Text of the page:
She had worked in various depart-
ments in University Hospitals for al-
most 16 years.
Assistant pharmacology Prof.
Thomas Landefeld told a state House
subcommittee earlier this week that
racism was prevalent at the Univer-
sity. He echoed his claims yesterday
in response to Stoutermire's actions:
"Some people are very concerned
about coming forward because of re-
taliation. ... People get a little braver
when they see people come forward."
The University denies
Stoutermire's claims of racism. "She
was treated fairly and she was treated
appropriately and there was no dis-
crimination," said Gloria Hage, assis-
tant to the University's general coun-
sel. "She was not fired,"
Stoutermire began her tenure with
the hospital in 1979 and proceeded
through a normal course of employ-
ment, including promotions, until
1990, when she held the position of
educational nurse coordinator.
Stoutermire said she was rated
highest in the field of 50 candidates
who applied in 1990 for the position
of educational nurse specialist, a Level
IV position in the hospital.
However, she was not given the
position at that time: She said she was

the victim of racial discrimination.
After arbitration, which she said lasted
two years, Stoutermire was given the
position of educational nurse specialist.
Hage declined to disclose details of
Stoutermire's personnel record.
Stoutermire said the arbitrator did
not address her claims of racism, but
simply said that her qualifications
were "substantial" for the position.
"So we didn't deal with the dis-
crimination part, but I thought, 'lf
they're willing to work with me, then
I'm willing to work with them.' But
the harassment started the day I got on
the job," Stoutermire said.
Last week's suit was Stoutermii'e's
second against the University - the
first was dismissed because she did
not appear at three depositions in
Washtenaw County Circuit Court.
Stoutermire said the University
offered to rehire her in March 1994
when the suit came close to trial.
In June 1992, Stoutermire took a
sick leave and at her physician's rgc-
ommendation, asked to be moved to a
different department. Stoutermire
claims she was demoted upon her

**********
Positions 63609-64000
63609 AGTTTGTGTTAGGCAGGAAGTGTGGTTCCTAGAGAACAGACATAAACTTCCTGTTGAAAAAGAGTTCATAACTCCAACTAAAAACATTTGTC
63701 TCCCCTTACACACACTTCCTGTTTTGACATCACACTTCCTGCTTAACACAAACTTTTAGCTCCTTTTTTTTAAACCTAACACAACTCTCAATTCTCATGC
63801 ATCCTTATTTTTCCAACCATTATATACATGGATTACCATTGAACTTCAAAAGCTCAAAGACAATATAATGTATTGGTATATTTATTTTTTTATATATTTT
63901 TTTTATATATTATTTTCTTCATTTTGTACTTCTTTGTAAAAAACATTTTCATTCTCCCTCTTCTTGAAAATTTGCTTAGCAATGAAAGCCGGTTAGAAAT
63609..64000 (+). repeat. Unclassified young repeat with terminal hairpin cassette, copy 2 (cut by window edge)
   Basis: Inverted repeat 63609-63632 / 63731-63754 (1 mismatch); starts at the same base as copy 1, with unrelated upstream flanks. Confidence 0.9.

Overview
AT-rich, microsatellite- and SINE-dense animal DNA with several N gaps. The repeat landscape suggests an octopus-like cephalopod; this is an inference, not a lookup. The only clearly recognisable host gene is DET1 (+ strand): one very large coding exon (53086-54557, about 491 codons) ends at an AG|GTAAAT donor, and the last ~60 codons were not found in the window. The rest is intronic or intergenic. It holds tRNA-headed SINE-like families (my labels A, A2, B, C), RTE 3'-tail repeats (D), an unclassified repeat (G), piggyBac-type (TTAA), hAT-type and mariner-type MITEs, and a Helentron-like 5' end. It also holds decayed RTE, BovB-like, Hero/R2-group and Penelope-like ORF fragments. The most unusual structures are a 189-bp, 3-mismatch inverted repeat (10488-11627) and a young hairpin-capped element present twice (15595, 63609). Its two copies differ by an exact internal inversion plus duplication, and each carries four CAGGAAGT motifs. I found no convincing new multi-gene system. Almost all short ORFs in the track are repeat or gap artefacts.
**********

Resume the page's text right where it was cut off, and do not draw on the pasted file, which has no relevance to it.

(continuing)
return in March 1994 to cardiac
stepdown nurse, a Level I position.
"I had practiced nursing for -al-
most 30 years now," Stoutermire said.
"My credit was just wrecked."
Stoutermire said she took a signifi-
cant pay cut.
"It wasn't a demotion," Hage said.
"She had certain restrictions when
she returned from the leave and she
was placed in accordance with the
restrictions."
Stoutermire is now working in
nursing education at Veterans' Ad-
ministration Hospital in Detroit.
"I don't want to see this happen to
other people," she said. The Univer-
sity has 30 days to respond to the suit.
Stoutermire studied in the School
of Public Health for 5 1/2 years, and
is now completing her doctorate at
Wayne State University.

YMCA
Continued from page 1
But YMCA Executive Director Bill
Blewitt maintains that there was no
fraud and that the city was fully aware
of the conditions of the agreement.
After construction costs exceeded
estimates by about $400,000, the
YMCA defaulted on its Feb. 15, 1994
payment. The bank was notified that
the city was investigating the legality
of the agreement.
The city had planned to sell an Ann
Arbor Economic Development Corp.
bond to Great Lakes for $1,700,000 to
cover the loan, but that fell through
when the YMCA and the city failed to
reach a management agreement for the
bond payment. The agreement would
have forced the YMCA to pay its ex-

cess revenues to the city.
Throughout last year, the city has
indicated it might renege on the loan
agreement based on another legal
opinion it obtained from the law firm
of Hardy, Lewis, Pollard and Page.
"It was never voted on in a meet-
ing," Sheldon said. "(Great Lakes
Bancorp) was advised by the Demo-
cratic majority (of the situation)."
Great Lakes filed suit against the
three parties Jan. 9, 1995.